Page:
CAIN: No, no. Do you remember Syria? Are we talking about Syria today? The news media has a short memory. The American public has a short memory. Do I think this government shutdown will punish Republicans a year from now? What would that be? 2016, two and a half years from now? No, I don't think there will be a punishment.

BLITZER: All right. Gloria?

BORGER: I disagree. I think, as pollster Peter Hart said -- he is a Democrat -- but as he said, there are certain moments when the American public is focused. And the American public is focusing on this fight. They didn't like the government shutdown. Republicans have dropped in the polls precipitously.

If by chance there's some budget negotiation where everybody ends up singing "Kumbaya," the deficit gets under control, maybe they'll change their mind. But just like other moments in history, I would argue Hurricane Katrina, perhaps for George W. Bush, the 47 percent for Mitt Romney. I think this could be a crystallizing moment.

KING: Unless the continued problems with the roll-out of Obamacare make this forgotten.

BORGER: Exactly.

KING: That's what the Republicans are betting on.

BORGER: That's where it was a blunder because Republicans stepped on their own message about Obamacare, which by the way now, of course, everybody can talk about. But this has been happening for the last couple of weeks. We've been talking about the government shutdown and the debt ceiling when, in fact, they could have made an awful lot of headway on the issue they really, really cared about and that's what they started this.

BLITZER: All right guys -- hold on for a moment. Let's take an opportunity to take another quick break.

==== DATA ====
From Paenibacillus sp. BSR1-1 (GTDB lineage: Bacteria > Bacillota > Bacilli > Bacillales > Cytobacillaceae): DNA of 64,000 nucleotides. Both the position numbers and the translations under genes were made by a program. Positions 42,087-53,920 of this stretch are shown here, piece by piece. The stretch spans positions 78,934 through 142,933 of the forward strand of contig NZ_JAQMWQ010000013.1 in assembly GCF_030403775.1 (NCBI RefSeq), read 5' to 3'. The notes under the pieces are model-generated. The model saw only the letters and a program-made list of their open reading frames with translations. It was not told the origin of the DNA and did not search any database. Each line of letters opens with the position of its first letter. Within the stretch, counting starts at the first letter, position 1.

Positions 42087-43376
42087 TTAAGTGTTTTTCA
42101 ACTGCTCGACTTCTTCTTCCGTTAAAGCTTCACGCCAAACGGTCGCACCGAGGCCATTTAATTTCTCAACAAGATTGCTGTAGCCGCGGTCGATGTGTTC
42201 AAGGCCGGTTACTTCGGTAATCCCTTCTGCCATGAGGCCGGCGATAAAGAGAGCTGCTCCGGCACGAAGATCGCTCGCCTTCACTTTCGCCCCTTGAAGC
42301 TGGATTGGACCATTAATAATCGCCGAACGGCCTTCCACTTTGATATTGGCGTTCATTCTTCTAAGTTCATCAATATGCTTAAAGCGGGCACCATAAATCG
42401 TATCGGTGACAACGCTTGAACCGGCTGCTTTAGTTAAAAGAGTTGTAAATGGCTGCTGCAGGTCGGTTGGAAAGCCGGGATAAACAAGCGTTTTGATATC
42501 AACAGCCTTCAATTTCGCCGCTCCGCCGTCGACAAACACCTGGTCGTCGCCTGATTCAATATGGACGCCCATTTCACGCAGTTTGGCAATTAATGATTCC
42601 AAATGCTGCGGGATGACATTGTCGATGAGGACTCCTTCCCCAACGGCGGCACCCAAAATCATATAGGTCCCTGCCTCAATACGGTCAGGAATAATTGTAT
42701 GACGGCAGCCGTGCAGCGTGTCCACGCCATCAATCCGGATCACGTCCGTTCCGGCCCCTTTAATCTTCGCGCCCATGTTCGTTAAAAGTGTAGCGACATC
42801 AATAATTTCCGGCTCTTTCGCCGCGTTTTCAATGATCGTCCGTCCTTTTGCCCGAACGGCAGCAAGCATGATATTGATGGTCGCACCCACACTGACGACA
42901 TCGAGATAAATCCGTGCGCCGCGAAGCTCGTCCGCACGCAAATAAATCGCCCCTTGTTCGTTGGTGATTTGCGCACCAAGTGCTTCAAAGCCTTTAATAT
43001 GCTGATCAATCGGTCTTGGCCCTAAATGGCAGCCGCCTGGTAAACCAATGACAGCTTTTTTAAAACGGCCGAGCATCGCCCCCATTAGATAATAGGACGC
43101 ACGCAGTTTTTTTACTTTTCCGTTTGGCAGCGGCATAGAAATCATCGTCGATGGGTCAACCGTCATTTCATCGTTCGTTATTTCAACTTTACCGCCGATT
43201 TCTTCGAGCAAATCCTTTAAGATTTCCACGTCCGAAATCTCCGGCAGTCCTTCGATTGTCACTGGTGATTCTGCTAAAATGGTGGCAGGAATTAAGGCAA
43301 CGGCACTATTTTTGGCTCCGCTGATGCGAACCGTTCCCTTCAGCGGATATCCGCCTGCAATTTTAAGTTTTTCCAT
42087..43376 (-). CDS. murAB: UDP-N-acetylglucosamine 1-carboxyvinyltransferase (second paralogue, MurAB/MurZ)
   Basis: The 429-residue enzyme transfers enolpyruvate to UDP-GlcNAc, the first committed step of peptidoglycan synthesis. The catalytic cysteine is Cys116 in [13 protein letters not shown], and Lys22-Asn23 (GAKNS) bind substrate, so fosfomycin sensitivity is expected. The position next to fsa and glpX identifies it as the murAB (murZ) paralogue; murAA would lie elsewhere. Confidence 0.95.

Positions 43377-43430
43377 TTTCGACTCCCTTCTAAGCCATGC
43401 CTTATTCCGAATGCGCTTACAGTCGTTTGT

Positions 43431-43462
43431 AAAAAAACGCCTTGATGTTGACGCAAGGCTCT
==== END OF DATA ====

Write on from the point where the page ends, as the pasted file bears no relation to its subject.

We'll get to the president -- hopefully he will be walking into the state dining room momentarily. We'll hear what he has to say then we'll have full analysis immediately afterwards.

Our special coverage here on the CNN NEWSROOM continues after this.


BLITZER: All right. So the government is now fully operational. You know what that means. The panda cam here in Washington at the National Zoo is now operational. You can go online. You can watch those adorable pandas over at the National Zoo. It was out of business during the 16 days of the government shutdown because those workers who manned the panda cam were considered nonessential federal employees. Panda cam back up.

Welcome back to our continuing coverage. We're waiting for the President of the United States to go into the state dining room over at the White House and talk to all of us about what has happened here in Washington -- the votes yesterday in the Senate and the House, he signed it into law late last night. And now he wants to move forward.

We'll hear -- specifically, I'm curious to hear what issues will he put on the agenda today as his priority, looking toward the next three years of his presidency.

Like any battle, the fight here in Washington over the partial government shutdown and debt crisis yielded what we're calling some winners and some losers.

Tom Foreman takes a closer look at who can claim victory.


TOM FOREMAN, CNN CORRESPONDENT: Out of the turmoil of the shutdown and threat of a debt default, Washington is sorting out the winners and losers. And in pure political terms, the president appears on the winning side, betting everything that Republicans would blink first and they did.

OBAMA: You don't get to hold the American people hostage or our economy hostage in order to extract concessions.

FOREMAN: Winning with him Senate Majority Leader, Harry Reid who relentlessly echoed the White House line, even if now he is softening his tone.

SEN. HARRY REID (D-NV), SENATE MAJORITY LEADER: This is not a time for pointing fingers of blame.

FOREMAN: On the Republican side, traditional conservatives and moderates may have taken the worst shellacking, first pushed around by the Tea Party and then bested by the Democrats.

REP. JOHN BOEHNER (R-OH), HOUSE SPEAKER: This is far less than any of us had hoped for frankly.

UNIDENTIFIED MALE: Mr. Speaker, good afternoon.